]. The database generated using this method is optimized for MS/MS data, thereby providing a more rapid and accurate peptide to spectrum matching. In the original publication, the method was used on two ocean samples that had undergone whole genome metagenomics sequencing, and was shown to offer a significant increase in the number of identifications (presumably due to a more accurate and compact database) as compared to a metaproteome sequence database assembled using standard methods, as well as using the comprehensive sequence database from the NCBI repository.
Given its demonstrated performance and optimized algorithm for utilizing large-scale, whole genome sequence data, we chose to implement the Sixgill software in Galaxy-P (Figure 3
). We have provided step-by-step instructions for the use of Sixgill to create a metapeptide database, as well as the necessary input data, as described in Supplement S1
. The deployed Sixgill tool provides a ‘build’ function, which generates a tab separated value (TSV) file containing the amino acid sequence of metapeptides along with other metrics. The Sixgill ‘makefasta’ function utilizes this information to generate a FASTA-formatted peptide database, which is compatible with database searching programs.
2.4. The Next Steps: Using a Galaxy Workflow
Galaxy also offers an option of generating a Galaxy ‘workflow’ which contains all the processing steps and software tool parameters for a particular analysis—except for the input or output data. Usually, workflows consist of multiple software tools, which are run in an automated, sequential manner, where outputs from one tool provide the input data for the next tool—ideally suited for multi-step analyses that are inherent to metaproteomic data analysis. Once built and optimized, workflows can be saved such that they become a main operational unit for analyzing different datasets in an efficient manner. Saved workflows can be also shared with other Galaxy users—thus promoting dissemination, reproducibility and collaboration.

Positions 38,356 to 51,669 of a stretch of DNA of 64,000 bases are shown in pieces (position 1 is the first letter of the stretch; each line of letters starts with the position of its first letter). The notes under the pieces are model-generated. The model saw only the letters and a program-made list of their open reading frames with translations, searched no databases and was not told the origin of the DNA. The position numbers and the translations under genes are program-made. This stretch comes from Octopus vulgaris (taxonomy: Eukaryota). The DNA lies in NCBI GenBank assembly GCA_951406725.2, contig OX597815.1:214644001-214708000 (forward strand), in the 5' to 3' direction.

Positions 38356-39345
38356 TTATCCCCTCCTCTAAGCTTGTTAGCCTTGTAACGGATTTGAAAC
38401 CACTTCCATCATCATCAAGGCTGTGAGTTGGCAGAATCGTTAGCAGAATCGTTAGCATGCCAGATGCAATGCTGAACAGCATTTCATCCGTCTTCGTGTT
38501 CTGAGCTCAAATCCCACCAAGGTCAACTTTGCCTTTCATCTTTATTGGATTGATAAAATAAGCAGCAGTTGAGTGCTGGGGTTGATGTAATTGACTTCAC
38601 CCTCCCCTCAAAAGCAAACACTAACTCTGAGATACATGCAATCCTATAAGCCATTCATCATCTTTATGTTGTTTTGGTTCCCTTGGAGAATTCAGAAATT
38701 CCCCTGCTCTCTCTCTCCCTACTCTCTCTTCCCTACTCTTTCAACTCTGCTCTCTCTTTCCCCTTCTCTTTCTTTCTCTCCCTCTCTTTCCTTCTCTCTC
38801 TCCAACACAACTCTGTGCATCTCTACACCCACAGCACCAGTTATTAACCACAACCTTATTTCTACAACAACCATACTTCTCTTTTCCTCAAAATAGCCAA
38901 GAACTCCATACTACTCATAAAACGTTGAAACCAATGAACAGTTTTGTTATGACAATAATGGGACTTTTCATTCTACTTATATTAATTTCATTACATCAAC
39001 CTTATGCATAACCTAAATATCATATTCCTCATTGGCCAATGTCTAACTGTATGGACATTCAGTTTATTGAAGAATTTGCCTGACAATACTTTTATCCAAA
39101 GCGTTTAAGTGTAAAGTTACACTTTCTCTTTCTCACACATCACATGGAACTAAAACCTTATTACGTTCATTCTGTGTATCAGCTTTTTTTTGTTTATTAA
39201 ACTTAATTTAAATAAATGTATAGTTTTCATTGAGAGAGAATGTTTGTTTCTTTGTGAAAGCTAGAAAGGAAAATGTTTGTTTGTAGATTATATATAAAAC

The remaining three steps comprising our metaproteomics informatics resource (spectral matching, taxonomy analysis and functional analysis) are encapsulated in a single workflow (Figure 4
). The starting data inputs to this workflow are MS/MS data files (in the form of mascot generic files, MGFs) and the FASTA-formatted metapeptide sequence database generated in step 1 above. The second step (spectral matching) yields identified metapeptides that act as inputs for the third step (taxonomy analysis) and fourth step (functional analysis). For functional analysis, an additional input file with Gene Ontology (GO) terms is also required.
In our specific workflow built for training purposes, MGF files (from Bering Strait ocean samples) are searched against the metapeptide database (generated using Sixgill software on metagenomics data) as inputs. In order to save time, we have trimmed the MGF datasets and the Bering Strait metapeptide database from those provided in the manuscript by May et al. [15
]. Users are recommended to refer to Supplement S1
for detailed instructions on how to use the workflow on the example dataset.
2.5. The Second Step: Spectral Matching
Sequence database searching algorithms that are able to match MS/MS spectra to peptide sequences contained in large databases (e.g., 106
or more sequences) have also been developed specifically for metaproteomics applications [40